Senate blocks two of Gov. Whitmer’s university trustee appointments
The Michigan Senate rejected the governor’s appointments to two public universities' boards of trustees Thursday.
The vote kicked off a tense round of floor speeches and the announcement of a resolution to censure a Republican member.
Governor Gretchen Whitmer announced the appointment of former professor Michael Ryan to the Ferris State board and former state Rep. Jon Hoadley to the Western Michigan University board earlier this year.
But the Michigan Constitution requires the advice and consent of the Senate.
Senator Aric Nesbitt (R-Lawton) said he opposed Hoadley’s appointment because he is a graduate student at WMU.
“The operations of the university in terms of the multi-million dollars that they operate, in terms of the education of students and the goals of that, that I just don’t think grad students should be on the board as they’re making these decisions of hiring, firing, student acceptance et cetera,” Nesbitt told reporters after the vote.
But Democrats pointed to a 1999 opinion from then-Attorney General Jennifer Granholm that said serving on a governing board while a student is not a conflict of interest.
They accused Republicans of denying qualified candidates for reasons that don’t hold up to scrutiny.
Multiple senators questioned if Hoadley’s history as an openly gay former lawmaker had anything to do with the vote.
“I’d be remiss if I didn’t bring up the fact that this is the second appointee of the governor to a university board of an openly gay person who is being rejected. Two now. Back-to-back,” Sen. Jeremy Moss (D-Southfield) said on the Senate floor.
Nesbitt refuted that, saying he wouldn’t have opposed Hoadley if he wasn’t a student.
Others, like Sen. Sean McCann (D-Kalamazoo), questioned whether Hoadley got a fair shot at gaining Senate approval, noting his history in the Kalamazoo region.
“Despite all this, we are here today considering his rejection from appointment to the board with him not even having had the benefit of a hearing at Advice and Consent and for other supposed reasons that appear to be a very thin premise at best,” McCann said.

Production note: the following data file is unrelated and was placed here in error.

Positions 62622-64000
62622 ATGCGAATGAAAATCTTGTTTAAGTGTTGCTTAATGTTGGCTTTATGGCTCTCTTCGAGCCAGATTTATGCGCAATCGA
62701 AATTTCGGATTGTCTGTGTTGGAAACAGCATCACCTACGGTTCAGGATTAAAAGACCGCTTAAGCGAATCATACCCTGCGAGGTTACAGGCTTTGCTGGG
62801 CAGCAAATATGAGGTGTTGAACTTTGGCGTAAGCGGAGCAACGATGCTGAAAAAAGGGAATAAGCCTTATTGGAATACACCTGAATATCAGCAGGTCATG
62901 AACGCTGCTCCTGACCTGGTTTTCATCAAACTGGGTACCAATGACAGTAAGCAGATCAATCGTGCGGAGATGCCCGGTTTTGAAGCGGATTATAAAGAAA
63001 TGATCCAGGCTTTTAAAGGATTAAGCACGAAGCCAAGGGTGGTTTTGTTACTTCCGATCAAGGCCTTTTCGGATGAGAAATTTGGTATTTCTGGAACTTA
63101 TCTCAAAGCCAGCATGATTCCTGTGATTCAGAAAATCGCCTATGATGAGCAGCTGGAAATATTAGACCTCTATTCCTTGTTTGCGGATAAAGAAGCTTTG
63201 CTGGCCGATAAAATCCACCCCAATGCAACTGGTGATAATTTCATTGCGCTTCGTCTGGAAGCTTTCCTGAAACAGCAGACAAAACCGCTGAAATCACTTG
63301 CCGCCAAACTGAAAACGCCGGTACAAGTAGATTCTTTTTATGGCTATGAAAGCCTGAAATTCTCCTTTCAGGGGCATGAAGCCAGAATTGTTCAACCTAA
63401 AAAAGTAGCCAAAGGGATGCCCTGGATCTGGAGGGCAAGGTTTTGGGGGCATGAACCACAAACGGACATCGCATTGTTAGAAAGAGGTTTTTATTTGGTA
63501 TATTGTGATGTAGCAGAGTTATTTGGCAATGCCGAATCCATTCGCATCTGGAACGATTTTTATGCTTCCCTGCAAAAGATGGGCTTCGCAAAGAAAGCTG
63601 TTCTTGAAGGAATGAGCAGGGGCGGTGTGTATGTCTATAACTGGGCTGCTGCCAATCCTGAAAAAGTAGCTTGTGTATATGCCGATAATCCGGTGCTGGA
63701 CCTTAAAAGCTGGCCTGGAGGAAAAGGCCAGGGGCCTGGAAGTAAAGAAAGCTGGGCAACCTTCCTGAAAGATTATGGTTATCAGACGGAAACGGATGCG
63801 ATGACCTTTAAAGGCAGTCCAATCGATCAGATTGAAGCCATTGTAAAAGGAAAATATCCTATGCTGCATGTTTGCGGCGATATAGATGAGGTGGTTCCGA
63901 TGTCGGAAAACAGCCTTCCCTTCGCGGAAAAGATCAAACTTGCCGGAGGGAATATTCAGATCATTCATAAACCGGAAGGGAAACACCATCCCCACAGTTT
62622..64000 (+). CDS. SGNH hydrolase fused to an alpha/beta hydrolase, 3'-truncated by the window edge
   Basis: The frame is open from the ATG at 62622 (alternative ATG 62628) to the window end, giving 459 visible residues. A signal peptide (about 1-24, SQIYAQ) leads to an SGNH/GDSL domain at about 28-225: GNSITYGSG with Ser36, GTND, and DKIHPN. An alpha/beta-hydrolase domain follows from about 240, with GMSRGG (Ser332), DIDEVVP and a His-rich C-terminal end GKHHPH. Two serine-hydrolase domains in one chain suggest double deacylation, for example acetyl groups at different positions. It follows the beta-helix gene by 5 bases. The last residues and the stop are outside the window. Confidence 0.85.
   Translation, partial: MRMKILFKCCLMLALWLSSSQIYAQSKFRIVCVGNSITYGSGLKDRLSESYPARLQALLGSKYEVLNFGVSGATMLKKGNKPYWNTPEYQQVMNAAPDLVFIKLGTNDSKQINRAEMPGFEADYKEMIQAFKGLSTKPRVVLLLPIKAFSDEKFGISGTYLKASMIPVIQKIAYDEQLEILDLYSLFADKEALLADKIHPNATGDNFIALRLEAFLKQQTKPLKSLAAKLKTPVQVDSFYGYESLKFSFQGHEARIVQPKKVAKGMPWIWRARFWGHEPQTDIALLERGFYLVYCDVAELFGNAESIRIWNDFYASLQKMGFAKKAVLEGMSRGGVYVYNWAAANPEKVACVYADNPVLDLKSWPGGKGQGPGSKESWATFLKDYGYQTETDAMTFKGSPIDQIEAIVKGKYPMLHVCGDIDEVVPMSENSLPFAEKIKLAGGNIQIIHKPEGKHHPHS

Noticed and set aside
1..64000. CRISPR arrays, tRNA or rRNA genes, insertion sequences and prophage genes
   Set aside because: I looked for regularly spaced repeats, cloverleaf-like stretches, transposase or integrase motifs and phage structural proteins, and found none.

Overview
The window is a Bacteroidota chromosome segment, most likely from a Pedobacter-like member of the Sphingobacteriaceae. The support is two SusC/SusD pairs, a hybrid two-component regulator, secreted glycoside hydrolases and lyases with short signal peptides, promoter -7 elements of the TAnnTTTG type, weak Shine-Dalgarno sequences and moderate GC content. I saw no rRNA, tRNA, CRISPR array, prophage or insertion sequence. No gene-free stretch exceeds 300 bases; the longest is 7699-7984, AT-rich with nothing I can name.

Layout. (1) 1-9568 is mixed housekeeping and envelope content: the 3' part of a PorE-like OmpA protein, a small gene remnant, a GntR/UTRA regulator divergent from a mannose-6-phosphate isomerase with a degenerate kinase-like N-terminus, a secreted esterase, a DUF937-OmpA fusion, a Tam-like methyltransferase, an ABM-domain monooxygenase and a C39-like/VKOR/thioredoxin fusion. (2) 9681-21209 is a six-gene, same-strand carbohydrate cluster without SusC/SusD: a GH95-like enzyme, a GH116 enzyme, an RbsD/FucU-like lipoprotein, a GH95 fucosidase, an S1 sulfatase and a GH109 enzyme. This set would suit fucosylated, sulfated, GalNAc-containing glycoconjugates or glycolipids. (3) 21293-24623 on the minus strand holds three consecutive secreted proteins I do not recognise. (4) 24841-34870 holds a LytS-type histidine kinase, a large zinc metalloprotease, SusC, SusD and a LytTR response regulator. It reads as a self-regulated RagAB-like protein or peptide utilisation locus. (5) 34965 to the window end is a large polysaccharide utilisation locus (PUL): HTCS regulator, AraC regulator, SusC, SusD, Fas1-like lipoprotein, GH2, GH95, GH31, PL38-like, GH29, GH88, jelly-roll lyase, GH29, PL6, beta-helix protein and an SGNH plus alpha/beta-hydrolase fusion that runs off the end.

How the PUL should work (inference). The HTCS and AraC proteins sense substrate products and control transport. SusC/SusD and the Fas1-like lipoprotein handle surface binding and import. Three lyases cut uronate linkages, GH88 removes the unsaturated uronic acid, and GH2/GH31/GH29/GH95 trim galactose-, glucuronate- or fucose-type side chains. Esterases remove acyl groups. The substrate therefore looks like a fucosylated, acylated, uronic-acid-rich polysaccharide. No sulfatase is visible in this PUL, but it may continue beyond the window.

Nesbitt, who chairs the Senate Advice and Consent Committee, said the appointees had ample opportunity to reach out to lawmakers.
“I know both of them had plenty of opportunities over the last two months to talk to any number of members of the Senate and to be able to reach out and sit down. And, in fact, some of the nominees did do that quite a bit,” Nesbitt said.
In a Twitter post after the vote, Hoadley said the decision to oust him without including him in the debate was "counter to the spirit of open debate and study that is a hallmark for higher education institutions."
Hoadley was sworn into his role as a WMU trustee on March 17. The school did not return a phone call asking for clarification on what happens next for his post.
Meanwhile, the Michigan Education Association and Ferris Faculty Association weighed in Thursday about the Senate’s decision on Ryan.
“It is unconscionable that Senate Republicans would reject Gov. Whitmer’s appointment of Dr. Michael Ryan to the Ferris State Board of Trustees, especially given Dr. Ryan’s unmatched qualifications and his exemplary record of service to the university, students, families and the Big Rapids community,” FSU Faculty Association President Charles Bacon said in a joint press release with the MEA.
In explaining his opposition to Ryan’s appointment, Nesbitt accused him of pushing for financially harmful policies at the school.
“I think he’s toxic on the board,” Nesbitt said.
He did not provide details to support his accusations, and Ryan was not called to speak.
Speaking from the floor after the vote, Senate Minority Leader Jim Ananich alleged his Republican colleagues of acting as though “there are two classes of people” in the Senate.
He tied the rejection of Ryan and Hoadley to the lack of Senate repercussions for Sen. John Bizon (R-Battle Creek), who pleaded guilty to misdemeanor assault and battery earlier this year but remained in office. That charge stemmed from allegations that he inappropriately touched a nurse at an urgent care where Bizon was being seen.
“I’ve given you enough time to do the right thing. Today we wait no longer,” Ananich said.
He introduced a resolution, SR 127, accusing Bizon of failing “to meet the high standards of conduct expected of his office by the people of Michigan.”
Senate Republican communications has said the resolution will be referred to the appropriate committee.